Why Natural Gas
Why Is Natural Gas A Good Investment Now?
Natural gas commodity prices are cheap and low gas prices are driving growth for its demand. There are a number of demand catalysts that point to a natural gas bull run for low cost producers that possess existing quality, low risk, reserves and resources of natural gas in the United States that may be developed at low cost.
Drilling Activity and Rig Counts
- Over the past 6 years the US rig fleet activity has been focussed almost exclusively on drilling for oil and liquids. The natural gas rig count has imploded to a less than a quarter of the 1,600 rigs drilling in 2008 to only 378 rigs in early October 2013. Without new wells being drilled to replace older declining wells we are seeing US production growth flatten and roll over. Natural gas well flow rates commonly decline 65% to 90% by the end of their first year of production, 30-35% in their second year of production and so forth... with only a quarter of the amount of gas rigs drilling now compared to five years ago the rate at which new production is hitting the market has been significantly curtailed. Rig fleets are active in oil and liquids rich plays. It will likely take $5 to $6 gas prices before drilling will be reactivated in the gas sector.
EMERGING AND GROWING MARKETS
Clean Energy Fuel of the Future
- The U.S. government is beginning to embrace and promote the benefits of natural gas as a clean energy choice for the U.S. According to the EPA and the U.S. Energy Information Administration, natural gas produces significantly lower levels of carbon dioxide, sulfur dioxide, nitrogen dioxide and mercury when compared to oil or coal. Natural gas can provide the US with energy independence along with enormous economic benefits including industrial expansion and job growth.
Electrical Power Generation ("Power Gen")
- Natural gas is the preferred fuel to generate electricity when compared with coal, nuclear or heating fuel. Aging coal plants due to be retired will not be replaced with new coal plants. Natural gas demand growth will come from electric utilities and other consumers shifting away from coal and nuclear power sources. Natural gas is cheaper and cleaner. In comparison to coal, natural gas emits up to 60% less CO2. Natural gas will be the fastest-growing major fuel through 2040, with demand rising by more than 60 percent. In an era of increasing pollution regulations, cleaner is synonymous with cheaper. Natural gas market share of electrical generation is projected to increase from 23% to 53% by 2038.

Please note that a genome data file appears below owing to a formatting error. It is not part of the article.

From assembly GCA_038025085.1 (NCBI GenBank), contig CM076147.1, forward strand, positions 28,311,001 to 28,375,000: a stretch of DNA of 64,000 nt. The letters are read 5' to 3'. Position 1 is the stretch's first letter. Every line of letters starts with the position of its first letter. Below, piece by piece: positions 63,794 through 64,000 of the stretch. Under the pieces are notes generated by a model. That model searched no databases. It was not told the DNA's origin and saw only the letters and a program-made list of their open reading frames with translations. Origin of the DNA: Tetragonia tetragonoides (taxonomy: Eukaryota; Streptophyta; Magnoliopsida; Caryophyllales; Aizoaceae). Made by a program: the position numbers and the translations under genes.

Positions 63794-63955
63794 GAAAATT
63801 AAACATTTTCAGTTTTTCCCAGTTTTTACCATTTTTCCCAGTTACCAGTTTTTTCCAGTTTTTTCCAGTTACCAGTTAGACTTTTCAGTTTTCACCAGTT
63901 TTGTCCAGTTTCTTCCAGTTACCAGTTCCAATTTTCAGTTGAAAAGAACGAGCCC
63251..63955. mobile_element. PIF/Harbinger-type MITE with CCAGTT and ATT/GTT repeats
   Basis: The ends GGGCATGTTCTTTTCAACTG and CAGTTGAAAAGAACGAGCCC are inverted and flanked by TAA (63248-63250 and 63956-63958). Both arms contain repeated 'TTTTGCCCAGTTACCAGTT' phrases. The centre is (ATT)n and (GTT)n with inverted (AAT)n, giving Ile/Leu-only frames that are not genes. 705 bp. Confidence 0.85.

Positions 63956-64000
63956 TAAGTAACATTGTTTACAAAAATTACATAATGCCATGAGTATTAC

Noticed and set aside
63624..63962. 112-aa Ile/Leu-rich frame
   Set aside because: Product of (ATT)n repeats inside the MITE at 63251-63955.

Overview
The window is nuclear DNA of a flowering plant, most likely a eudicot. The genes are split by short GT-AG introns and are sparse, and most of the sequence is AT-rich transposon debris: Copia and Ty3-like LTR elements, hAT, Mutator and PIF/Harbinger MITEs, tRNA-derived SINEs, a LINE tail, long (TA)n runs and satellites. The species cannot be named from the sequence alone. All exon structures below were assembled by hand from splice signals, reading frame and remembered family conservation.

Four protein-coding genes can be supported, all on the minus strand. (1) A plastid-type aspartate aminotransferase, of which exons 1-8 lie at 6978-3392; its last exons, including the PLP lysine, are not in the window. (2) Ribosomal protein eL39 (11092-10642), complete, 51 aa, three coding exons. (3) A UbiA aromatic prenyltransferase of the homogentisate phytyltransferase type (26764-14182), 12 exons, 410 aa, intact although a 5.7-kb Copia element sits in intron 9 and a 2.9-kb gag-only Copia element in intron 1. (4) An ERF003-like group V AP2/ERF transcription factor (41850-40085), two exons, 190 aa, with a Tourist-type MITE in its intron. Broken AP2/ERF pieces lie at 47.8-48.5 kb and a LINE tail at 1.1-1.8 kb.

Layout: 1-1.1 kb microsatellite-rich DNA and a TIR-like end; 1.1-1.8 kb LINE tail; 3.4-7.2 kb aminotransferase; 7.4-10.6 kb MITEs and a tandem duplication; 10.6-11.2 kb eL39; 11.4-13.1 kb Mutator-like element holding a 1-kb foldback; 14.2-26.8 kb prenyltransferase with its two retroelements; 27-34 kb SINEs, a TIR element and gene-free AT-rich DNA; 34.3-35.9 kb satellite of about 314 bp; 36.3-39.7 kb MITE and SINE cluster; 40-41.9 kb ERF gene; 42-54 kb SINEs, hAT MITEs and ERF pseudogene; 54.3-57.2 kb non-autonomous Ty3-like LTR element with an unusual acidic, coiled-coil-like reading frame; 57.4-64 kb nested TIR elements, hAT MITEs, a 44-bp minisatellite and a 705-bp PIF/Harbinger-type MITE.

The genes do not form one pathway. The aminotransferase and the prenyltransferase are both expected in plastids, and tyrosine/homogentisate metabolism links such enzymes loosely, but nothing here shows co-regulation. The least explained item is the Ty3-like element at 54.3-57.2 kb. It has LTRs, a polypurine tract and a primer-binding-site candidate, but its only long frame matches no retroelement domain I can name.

- U.S. natural gas prices are driving a resurgence in U.S. industry. The global advantage of having cheap, reliable long term domestic natural gas supplies within a first world infrastructure and workforce is a catalyst for new industrial plant builds. Cheap gas benefits new steel mills, ammonia, plastics, fertilizer, munitions, etc. The resurgence of the U.S. chemical industry can be explained in two words: natural gas. The shale boom has made the U.S. the lowest-cost chemical producer outside the Middle East. Gas prices have fallen by three-fourths since 2005, a boon for chemical makers that use it as a raw material and to power factories. Employment in chemicals is rising, after falling 29 percent over the previous three decades, according to Kevin Swift, chief economist at the American Chemistry Council, a trade group. The U.S. logged a trade surplus of $800 million in chemicals in 2012, its first since 2001. Swift expects the surplus to swell to $46 billion by 2020. "If anyone asked me even four years ago, 'Would you ever see world-scale commodity chemical plants being built in the U.S.?' I would have said categorically 'no,' " says Paul Harnick, global chief operating officer for chemicals at KPMG.
- The transportation and services sectors, in particular fleet operators, are realizing that natural gas is significantly cheaper than diesel fuel. Converting to compressed natural gas as fuel of choice may reduce fuel costs by 20% to 30% yielding a competitive advantage and operational efficiencies.
Liquified Natural Gas (LNG) Exports
- U.S. exports of domestically sourced LNG (excluding existing exports from the Kenai facility in Alaska, that fall to zero in 2013) begin in 2016 and rise to a level of 1.6 trillion cubic feet per year in 2027. One-half of the projected increase in U.S. exports of LNG originate in the Lower 48 states and the other half from Alaska. The Department of Energy (DOE) has over 25 applications to export LNG - some of them seeking to export at least 30 billion cubic feet a day, for which they will fetch much higher prices than at home. The US produces about 70 billion cubic feet a day of natural gas. So the competition will be stiff for these approvals. LNG exports will tighten domestic natural gas supplies and drive natural gas prices higher.